For the past month, my focus, time, and soul have been consumed by the fact that my wife and I suddenly decided to move our family out of our house of seven years and put it on the market. While the impetus for this decision is positive and hopefully ends up taking advantage of the current economic conditions, that doesn’t change the fact that moving fucking sucks ass. Add to that my utter disdain for home improvement and maintenance projects and the fact that my children have been systematically destroying our home since the moment they were born, and you can imagine how much fun Holdeneye is having getting his house ready to sell. I was in the midst of scrubbing some unidentified congealed brown goo that had run from the top shelf of my pantry all the way down behind the floor trim when I started to question why human beings even need houses.
As if on cue, a momentary silence in my headphones is broken as a highly melodic yet terrifying tremolo fades in, only to cut out to allow a wolf to howl far, then near. I’m overcome with primal energy, and I seriously consider shedding my clothes and running into the woods to live out my days as the basis for further Sasquatch sightings1. Realizing that I have neither the temperament nor the survival skills for such an endeavor, I resolve to keep scrubbing and simply enjoy the sweet sounds of “Wolf of the Eclipse,” the opening track from Grafvitnir‘s sixth Swedish black metal opus Venenum Scorpionis. Listen to the first forty seconds and they will tell you everything you need to know about this album. If you like tremolos and blast beats with a few diversifying detours, you will enjoy the next 37 minutes and change.
Imagine an album entirely based on Dissection‘s “Soulreaper” but with higher pitched rasps, and you’ll be pretty close to the sound that’s on tap here. “The Beast Inside” is an early highlight with a spidering riff that’s spliced onto the tremolo during the intro and a middle section that pulls the blasts back to allow the melody to really shine. Perfectly named “Throne of Blackened Domains” is five and a half minutes of relentless speed, and “Nocturnal Sun” adds in some traditional metal elements and opts for more double bass and less blasts to create another standout. There are two instrumental tracks here to break up what could be a fatiguing listen. The title track is an atmospheric interlude with some choir and sound effects, but doesn’t do a whole lot for me, while “I Nattens Mantel Svept” is a beautifully played acoustic medieval folk song that I looked forward to each time and had to repeat often. These respites create a welcome contrast with the ferocity of the rest of the material.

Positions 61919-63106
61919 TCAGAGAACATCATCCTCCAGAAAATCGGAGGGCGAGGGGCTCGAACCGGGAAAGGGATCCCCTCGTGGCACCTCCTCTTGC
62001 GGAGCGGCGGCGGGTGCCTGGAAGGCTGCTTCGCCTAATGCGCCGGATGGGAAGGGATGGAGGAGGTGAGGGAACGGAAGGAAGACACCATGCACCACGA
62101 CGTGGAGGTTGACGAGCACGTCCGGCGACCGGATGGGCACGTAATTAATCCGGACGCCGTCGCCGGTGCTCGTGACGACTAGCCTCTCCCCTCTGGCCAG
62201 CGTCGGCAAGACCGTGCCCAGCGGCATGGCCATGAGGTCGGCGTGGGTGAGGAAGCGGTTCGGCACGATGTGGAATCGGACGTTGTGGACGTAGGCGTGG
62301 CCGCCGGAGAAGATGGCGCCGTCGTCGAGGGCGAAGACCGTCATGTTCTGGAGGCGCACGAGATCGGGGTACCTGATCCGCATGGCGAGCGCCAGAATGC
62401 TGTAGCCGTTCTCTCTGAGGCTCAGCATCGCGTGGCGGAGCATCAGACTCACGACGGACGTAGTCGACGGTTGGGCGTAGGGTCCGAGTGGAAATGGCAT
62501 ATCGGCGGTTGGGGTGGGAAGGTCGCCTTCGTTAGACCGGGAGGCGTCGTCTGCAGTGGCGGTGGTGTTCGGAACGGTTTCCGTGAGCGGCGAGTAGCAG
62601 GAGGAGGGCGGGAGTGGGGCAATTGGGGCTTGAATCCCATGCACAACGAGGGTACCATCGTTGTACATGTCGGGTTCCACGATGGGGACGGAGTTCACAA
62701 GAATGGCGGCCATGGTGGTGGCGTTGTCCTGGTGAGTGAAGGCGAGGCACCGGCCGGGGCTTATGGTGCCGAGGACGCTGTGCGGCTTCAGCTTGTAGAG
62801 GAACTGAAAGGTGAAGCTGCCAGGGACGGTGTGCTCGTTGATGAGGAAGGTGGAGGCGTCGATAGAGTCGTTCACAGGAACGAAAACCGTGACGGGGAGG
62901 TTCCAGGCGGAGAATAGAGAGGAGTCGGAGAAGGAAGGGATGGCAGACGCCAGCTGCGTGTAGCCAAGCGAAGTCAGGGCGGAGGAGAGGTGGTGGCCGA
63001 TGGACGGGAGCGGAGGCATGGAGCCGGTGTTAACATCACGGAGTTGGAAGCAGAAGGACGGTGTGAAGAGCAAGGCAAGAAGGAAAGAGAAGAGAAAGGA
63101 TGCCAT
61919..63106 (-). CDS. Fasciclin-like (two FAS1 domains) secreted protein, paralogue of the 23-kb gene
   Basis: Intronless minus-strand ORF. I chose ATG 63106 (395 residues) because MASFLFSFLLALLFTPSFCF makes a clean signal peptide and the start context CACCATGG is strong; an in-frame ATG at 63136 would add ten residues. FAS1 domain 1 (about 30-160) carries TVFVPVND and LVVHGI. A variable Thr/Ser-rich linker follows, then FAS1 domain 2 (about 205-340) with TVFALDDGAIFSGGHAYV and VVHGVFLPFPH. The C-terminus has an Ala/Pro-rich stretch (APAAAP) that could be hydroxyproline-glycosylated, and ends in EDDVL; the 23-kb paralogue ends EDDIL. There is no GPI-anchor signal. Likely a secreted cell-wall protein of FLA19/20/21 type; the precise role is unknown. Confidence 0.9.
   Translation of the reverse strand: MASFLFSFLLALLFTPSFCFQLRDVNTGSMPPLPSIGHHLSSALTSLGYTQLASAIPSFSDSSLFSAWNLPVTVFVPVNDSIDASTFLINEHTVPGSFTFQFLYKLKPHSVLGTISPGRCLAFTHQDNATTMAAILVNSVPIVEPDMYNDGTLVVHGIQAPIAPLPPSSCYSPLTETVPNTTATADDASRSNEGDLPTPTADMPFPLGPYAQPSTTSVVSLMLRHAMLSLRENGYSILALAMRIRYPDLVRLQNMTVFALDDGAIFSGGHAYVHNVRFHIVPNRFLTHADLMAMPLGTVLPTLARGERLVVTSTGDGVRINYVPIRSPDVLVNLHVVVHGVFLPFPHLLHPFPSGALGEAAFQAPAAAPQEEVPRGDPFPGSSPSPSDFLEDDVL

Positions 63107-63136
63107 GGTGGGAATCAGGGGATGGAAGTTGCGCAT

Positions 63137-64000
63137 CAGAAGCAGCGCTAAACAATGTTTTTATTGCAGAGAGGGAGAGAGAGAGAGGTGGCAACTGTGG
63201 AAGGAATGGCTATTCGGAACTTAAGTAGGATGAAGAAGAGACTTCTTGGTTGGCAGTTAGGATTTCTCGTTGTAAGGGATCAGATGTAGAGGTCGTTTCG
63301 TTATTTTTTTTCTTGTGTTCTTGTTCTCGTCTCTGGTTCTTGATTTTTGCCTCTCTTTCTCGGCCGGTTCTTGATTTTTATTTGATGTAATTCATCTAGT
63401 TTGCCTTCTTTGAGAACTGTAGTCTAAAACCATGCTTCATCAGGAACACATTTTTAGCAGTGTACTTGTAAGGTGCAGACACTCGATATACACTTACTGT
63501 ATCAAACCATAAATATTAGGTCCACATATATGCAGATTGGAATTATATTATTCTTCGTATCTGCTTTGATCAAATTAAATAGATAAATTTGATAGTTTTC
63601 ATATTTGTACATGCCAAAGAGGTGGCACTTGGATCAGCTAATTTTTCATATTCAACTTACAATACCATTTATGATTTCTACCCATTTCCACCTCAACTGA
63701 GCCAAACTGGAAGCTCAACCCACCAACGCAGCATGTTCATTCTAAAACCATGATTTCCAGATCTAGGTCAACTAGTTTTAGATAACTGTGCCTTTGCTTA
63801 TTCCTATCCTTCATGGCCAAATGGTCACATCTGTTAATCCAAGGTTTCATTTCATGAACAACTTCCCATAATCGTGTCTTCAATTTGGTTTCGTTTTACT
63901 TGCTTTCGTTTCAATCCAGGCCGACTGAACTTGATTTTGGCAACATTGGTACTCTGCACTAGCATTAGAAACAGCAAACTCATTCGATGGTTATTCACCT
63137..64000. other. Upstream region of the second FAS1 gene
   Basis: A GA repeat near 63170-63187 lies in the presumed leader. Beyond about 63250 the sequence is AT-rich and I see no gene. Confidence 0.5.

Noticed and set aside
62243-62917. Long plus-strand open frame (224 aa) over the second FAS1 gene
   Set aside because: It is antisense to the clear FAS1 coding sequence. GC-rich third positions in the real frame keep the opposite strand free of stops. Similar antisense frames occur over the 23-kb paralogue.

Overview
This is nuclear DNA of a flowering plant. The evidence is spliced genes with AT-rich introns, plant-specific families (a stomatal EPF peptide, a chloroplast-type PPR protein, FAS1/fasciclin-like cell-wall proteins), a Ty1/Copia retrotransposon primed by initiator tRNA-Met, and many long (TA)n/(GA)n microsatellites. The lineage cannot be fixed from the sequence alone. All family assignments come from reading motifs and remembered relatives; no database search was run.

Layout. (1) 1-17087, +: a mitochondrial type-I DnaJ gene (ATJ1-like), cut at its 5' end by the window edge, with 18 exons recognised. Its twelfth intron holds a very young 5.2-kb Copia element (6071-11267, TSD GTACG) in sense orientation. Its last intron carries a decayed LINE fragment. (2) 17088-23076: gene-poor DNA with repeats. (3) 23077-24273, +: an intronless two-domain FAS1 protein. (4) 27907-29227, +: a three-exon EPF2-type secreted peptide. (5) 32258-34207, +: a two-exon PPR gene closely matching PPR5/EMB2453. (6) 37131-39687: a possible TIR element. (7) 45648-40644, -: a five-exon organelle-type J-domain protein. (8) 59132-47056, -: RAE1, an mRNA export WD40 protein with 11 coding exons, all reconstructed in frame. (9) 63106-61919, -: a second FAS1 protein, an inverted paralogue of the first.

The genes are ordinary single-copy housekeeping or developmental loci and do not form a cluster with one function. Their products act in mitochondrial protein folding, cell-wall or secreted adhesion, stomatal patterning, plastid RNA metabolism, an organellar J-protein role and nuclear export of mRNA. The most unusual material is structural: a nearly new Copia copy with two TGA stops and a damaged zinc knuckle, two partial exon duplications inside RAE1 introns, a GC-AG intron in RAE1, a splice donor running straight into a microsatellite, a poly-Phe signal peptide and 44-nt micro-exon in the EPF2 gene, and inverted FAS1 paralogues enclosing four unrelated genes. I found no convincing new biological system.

The band members seem to be part of that vast host of people enrolled in the Black Metal Musicians Anonymous Witness Protection Program2. I’ll just say that the vocals are performed with passion and perfectly complement the music, and the drums and guitars will have to duke it out for the Best Performance trophy. Some of these tremolos are unbelievably fast and tight, while the drum performance is garnished with fills and rhythm variations here and there to avoid blast beat overdose. The production is clear and bright, with the toms featuring a noticeable echo that gives the fills a wonderfully creepy depth. Some may find that the sheer amount of tremolo use on the album is overwhelming, and while I’ll admit that some parts of songs blend together, the quality of the music, the use of variation and interludes, and the compact runtime makes for a fun listen.
Having never heard of Grafvitnir, I was surprised when I learned that they’ve released five previous albums. While perhaps not deserving to be a household name due to the fact that you’ve heard everything here elsewhere, this is a band that should be known for their workmanlike ability to take the best of what black metal has to offer and forge it into a melodious package of icy steel. Venenum Scorpionis is the perfect vehicle for a momentary escape from the responsibilities of the modern adult human.